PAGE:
2. Frank Stein Frank Stein says:

    Fiorello La Guardia was like no man in modern politics He was a pugilistic determined pint sized patriotic ultra liberal who became widely regarded as the greatest city mayor in American history and one of the defining political characters of the Great Depression In some ways this hyperkinetic Republican born in New York who became an emotional son of the West his army bandmaster father was shipped to South Dakota and Arizona in his childhood who then came back East to bring good government reform could be compared to Teddy Roosevelt Yet TR never had to pull himself up from nothing learn five languages earning a few dollars a week as a consular assistant in Budapest then serve as a translator on Ellis Island while working his way through law school Everywhere the young La Guardia went people noted his independence his intelligence and his drive Later for most of the period from 1916 to 1932 he was the single most uoted Congressman in the country and a national political figure at a time when an ethnic name like La Guardia usually sentenced its holder to obscurityYet it was the New York mayoralty which La Guardia held for an unprecedented 12 years from 1934 to 1945 which defined him forever He started the city's public housing program helped Robert Moses build hundreds of miles of beaches parks and highways constructed two airports one of which now bears his name and most importantly kicked the lousytinhorns and sharpers of Tammany Hall out of New York City government once and for all La Guarida wanted to give city government a soul and for awhile he did He read kids comics over the radio during a newspaper strike ran to every burning building and police emergency raged at every inept bureaucrat and tawdry politician and formed an intense emotional bond with his adopted cityThomas Kessner clearly loves La Guardia But he is no hagiographer and this biography spends copious time detailing his faults which were not inconsiderable La Guardia spread himself too thin; he demanded only yes men around him; he preached principle above politics and then was willing to sink to the most demagogic level railing against good men who opposed him By the end of his mayoralty he had become profoundly bored of his office and dismissive of opponents The ACLU attacked his demands to rough up criminals and to grab smut without due process His former reform friends lamented the end of his fiscal discipline and the budget tricks he used to hide ever ballooning spending Many of his government projects including the subway he had bought from the private sector in 1940 had become dilapidated ill maintained and yet overly expensive by the time he left office In short as Kessner points out La Guardia did make modern New York both for good and ill This book is occasionally repetitive and overlong but it provides an unforgettable image of an unforgettable man one whose legacy is both lasting and national than even he thought it would be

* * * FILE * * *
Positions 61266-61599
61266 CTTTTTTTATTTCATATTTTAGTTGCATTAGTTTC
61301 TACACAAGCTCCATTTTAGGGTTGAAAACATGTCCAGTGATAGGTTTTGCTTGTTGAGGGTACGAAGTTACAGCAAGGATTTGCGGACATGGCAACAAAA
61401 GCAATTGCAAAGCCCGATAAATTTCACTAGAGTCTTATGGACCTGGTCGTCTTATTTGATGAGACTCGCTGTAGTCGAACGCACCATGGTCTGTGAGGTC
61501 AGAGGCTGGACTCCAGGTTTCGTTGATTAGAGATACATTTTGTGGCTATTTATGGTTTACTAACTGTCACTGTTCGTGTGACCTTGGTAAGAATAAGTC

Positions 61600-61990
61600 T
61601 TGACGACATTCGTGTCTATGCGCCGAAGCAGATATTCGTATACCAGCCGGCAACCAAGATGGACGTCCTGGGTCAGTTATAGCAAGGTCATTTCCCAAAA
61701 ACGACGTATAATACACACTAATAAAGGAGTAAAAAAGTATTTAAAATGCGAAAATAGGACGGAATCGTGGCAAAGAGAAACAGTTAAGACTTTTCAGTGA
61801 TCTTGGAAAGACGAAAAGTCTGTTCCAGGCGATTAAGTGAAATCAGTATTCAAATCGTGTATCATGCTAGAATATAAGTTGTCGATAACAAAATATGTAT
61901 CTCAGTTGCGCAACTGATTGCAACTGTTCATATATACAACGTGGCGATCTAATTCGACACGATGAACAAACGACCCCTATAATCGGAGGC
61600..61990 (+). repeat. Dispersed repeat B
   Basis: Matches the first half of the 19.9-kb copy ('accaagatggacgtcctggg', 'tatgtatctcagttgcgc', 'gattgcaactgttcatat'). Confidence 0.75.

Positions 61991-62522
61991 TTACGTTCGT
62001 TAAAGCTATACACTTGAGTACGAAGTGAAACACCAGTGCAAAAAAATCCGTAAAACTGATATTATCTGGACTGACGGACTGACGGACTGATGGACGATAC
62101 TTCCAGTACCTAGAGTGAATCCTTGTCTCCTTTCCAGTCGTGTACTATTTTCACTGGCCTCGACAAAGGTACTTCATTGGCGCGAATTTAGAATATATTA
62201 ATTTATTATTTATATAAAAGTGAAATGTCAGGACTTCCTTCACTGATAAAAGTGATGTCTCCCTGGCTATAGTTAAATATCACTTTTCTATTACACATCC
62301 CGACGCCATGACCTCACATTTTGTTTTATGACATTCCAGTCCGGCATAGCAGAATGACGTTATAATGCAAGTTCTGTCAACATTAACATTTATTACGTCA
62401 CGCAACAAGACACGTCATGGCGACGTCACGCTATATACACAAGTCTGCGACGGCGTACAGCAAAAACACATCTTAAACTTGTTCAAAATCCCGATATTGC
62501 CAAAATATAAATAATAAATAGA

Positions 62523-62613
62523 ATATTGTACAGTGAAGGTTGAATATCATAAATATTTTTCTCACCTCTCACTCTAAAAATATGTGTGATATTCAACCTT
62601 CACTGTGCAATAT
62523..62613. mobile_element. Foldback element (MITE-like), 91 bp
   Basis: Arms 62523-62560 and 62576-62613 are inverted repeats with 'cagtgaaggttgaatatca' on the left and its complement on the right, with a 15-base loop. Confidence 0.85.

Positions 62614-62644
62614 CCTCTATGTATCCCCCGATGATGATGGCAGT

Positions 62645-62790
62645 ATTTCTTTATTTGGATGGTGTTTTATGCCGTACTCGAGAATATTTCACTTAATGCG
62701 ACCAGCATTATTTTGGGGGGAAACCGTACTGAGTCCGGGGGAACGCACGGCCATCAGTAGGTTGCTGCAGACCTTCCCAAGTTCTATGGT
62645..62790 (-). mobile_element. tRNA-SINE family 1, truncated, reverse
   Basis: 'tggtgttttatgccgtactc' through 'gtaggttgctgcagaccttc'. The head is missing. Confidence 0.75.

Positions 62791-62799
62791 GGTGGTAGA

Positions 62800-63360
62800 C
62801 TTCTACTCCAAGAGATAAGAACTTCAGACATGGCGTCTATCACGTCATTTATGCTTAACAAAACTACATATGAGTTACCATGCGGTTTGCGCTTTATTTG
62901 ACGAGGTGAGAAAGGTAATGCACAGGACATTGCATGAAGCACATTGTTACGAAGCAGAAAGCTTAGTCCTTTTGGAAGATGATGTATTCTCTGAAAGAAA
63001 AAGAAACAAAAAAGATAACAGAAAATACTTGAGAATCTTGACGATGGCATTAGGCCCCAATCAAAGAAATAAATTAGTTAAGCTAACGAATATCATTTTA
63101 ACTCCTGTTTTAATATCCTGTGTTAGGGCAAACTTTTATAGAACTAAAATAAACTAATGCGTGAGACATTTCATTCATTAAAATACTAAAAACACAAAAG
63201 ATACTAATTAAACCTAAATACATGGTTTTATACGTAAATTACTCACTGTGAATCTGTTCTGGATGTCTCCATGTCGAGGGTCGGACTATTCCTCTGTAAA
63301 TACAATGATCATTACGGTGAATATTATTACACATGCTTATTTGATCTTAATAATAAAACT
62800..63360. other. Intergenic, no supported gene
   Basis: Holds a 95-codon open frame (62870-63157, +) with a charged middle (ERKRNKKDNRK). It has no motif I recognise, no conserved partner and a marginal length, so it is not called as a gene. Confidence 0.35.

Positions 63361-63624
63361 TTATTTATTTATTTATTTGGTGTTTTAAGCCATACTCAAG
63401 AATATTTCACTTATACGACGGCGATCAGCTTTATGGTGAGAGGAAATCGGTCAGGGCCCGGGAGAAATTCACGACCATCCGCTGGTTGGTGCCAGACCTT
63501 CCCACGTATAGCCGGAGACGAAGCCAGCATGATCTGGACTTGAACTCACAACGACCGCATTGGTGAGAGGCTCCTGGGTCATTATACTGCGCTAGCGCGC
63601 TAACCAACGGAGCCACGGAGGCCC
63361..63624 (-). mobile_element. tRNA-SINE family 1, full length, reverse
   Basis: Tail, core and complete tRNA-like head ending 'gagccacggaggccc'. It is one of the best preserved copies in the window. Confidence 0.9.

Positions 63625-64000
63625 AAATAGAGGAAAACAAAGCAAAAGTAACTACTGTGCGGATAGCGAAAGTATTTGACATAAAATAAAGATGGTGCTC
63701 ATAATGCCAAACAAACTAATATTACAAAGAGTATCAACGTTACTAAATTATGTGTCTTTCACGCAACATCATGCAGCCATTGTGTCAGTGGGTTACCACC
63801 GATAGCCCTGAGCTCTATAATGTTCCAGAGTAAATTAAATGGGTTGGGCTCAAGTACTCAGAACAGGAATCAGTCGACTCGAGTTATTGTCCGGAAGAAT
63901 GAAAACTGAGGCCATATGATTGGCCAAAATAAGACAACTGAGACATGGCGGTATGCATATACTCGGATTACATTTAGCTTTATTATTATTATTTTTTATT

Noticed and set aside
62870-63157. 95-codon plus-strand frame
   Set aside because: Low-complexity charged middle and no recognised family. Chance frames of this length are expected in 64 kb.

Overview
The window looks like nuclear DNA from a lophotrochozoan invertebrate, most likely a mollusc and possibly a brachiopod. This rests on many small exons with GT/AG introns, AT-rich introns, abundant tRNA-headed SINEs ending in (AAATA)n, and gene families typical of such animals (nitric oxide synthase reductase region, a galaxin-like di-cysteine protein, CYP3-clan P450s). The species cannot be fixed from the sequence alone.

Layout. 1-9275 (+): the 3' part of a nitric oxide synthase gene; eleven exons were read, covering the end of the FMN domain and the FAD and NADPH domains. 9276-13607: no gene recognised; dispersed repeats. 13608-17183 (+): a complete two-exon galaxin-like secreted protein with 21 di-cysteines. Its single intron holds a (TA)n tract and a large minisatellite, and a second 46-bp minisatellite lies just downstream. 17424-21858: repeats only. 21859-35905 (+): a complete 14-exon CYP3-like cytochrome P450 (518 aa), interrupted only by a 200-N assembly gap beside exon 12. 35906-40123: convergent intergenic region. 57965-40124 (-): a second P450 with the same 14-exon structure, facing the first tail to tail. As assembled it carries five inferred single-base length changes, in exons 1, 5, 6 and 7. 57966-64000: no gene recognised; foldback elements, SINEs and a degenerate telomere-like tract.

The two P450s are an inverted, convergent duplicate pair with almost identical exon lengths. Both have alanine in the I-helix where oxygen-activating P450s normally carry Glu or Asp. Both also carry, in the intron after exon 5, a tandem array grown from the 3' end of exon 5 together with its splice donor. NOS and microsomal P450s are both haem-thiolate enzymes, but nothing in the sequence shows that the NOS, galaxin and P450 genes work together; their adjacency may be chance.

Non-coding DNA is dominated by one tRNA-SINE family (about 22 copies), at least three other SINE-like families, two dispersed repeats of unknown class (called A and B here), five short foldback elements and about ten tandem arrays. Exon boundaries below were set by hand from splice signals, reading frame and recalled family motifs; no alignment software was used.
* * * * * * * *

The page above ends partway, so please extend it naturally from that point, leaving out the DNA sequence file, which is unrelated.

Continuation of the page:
3. Shaun Richman Shaun Richman says:

    For a large book it's surprisingly light on the details I was hoping for Filled with a little too much purple prose and contextualization Everyone should read a biography of one of the most fascinating and uniue politicians in US history I think FH is due for a modern biography with of a focus on his left wing bully pulpit and his work on pro labor causes

  4. Joshua Joshua says:

    There is definitely some slogging to do in this book but most of it is fascinating Fiorello La Guardia was an amazing and entertaining character and I came away feeling like I understood about New York and the US during the times he was around

  5. Vicki Vicki says:

    Learned much about New York and the life of La Guardia I did not know much about him but admire what he did for New York and its citizens

  6. Barbara Gilvar Barbara Gilvar says:

    Kessner was the director of the LaGuardia archives and is therefore very knowledgable The book is thorough maybe too thorough for the average reader Lots of details Useful for a scholar